Earlier this week, Nicola Willis, National’s finance spokesman, released information she had obtained from Inland Revenue regarding the cost-of-living payments. Included in this information was the fact that some 6,629 payments were made to individuals with overseas mailing addresses. Now it is possible that some of those persons did actually meet the criteria of being tax resident and also physically present in New Zealand at the time of the payment, however it seems more likely most of those payments were made to ineligible recipients.
This data supports anecdotal evidence I’ve heard from other tax agents who have reported examples of non-resident clients receiving the payment. And the fact that a significant number of payments were made to apparently readily identifiable non-residents is concerning is concerning and points to a potentially systemic error.
Nicola Willis also asked a number of questions regarding ineligible recipients. According to written answers provided by the Minister of Revenue currently, Inland Revenue is not aware of any recipients who were either in prison or under the age of 18, which is a bit reassuring.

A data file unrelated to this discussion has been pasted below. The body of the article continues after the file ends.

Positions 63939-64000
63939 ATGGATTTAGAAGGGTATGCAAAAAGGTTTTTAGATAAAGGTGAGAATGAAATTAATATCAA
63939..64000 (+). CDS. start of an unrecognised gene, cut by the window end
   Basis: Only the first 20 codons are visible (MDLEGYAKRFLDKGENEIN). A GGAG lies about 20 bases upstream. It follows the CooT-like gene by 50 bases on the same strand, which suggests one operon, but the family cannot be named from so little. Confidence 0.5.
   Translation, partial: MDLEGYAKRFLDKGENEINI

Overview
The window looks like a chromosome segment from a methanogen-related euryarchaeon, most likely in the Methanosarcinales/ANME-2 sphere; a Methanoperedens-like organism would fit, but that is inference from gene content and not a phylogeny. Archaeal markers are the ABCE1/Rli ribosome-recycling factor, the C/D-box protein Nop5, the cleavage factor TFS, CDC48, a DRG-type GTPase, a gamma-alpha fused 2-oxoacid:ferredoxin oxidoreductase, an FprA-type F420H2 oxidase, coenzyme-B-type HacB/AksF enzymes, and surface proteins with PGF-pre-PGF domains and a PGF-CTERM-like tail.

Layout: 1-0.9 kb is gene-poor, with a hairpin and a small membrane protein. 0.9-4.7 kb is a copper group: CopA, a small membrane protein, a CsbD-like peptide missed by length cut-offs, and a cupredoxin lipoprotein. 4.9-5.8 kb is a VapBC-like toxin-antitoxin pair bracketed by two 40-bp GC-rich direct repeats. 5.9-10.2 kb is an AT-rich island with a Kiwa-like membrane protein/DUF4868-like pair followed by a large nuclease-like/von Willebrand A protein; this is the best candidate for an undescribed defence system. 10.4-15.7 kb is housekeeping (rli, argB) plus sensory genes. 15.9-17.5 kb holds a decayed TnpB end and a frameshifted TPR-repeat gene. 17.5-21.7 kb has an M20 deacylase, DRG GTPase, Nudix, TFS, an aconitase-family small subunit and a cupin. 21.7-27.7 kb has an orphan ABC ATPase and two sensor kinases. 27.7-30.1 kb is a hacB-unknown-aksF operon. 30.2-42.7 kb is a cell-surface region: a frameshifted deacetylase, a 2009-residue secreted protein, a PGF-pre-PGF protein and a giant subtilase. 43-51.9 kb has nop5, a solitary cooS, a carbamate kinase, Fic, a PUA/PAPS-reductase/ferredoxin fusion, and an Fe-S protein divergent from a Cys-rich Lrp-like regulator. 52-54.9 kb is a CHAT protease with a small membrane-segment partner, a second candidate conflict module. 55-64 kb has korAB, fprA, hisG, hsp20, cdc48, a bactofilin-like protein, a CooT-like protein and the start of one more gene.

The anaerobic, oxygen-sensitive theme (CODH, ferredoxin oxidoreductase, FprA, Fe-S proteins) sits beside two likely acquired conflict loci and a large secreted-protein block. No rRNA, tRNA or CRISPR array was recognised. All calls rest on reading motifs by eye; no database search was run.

It also emerged that 49,300 payments were made to persons who only declared investment income. Now that’s an interesting statistic itself, but as an Inland Revenue spokesman noted, the eligibility conditions did not prohibit payments to such persons so long as they met the three key criteria of their income being under $70,000 are tax resident and are physically present in New Zealand at the time of payment.
In the wake of the fallout from the first payment cycle in August, Inland Revenue has tightened up its processes before the second wave of payments made at the start of this month. As a result, the number of people receiving cost-of-living payments dropped by about 54,000. These types of checks apparently included Inland Revenue screening and questioning people who accessed their myIR accounts from an overseas Internet address.
MyIR is likely to be an extremely useful tool for Inland Revenue for spotting potential discrepancies. I do know one case where they noted that some numerous changes had been made to a draft return before it was finalised and when the return was subsequently investigated it turned out that the changes had been aimed at maximizing the available foreign tax credits in excess of what was allowable.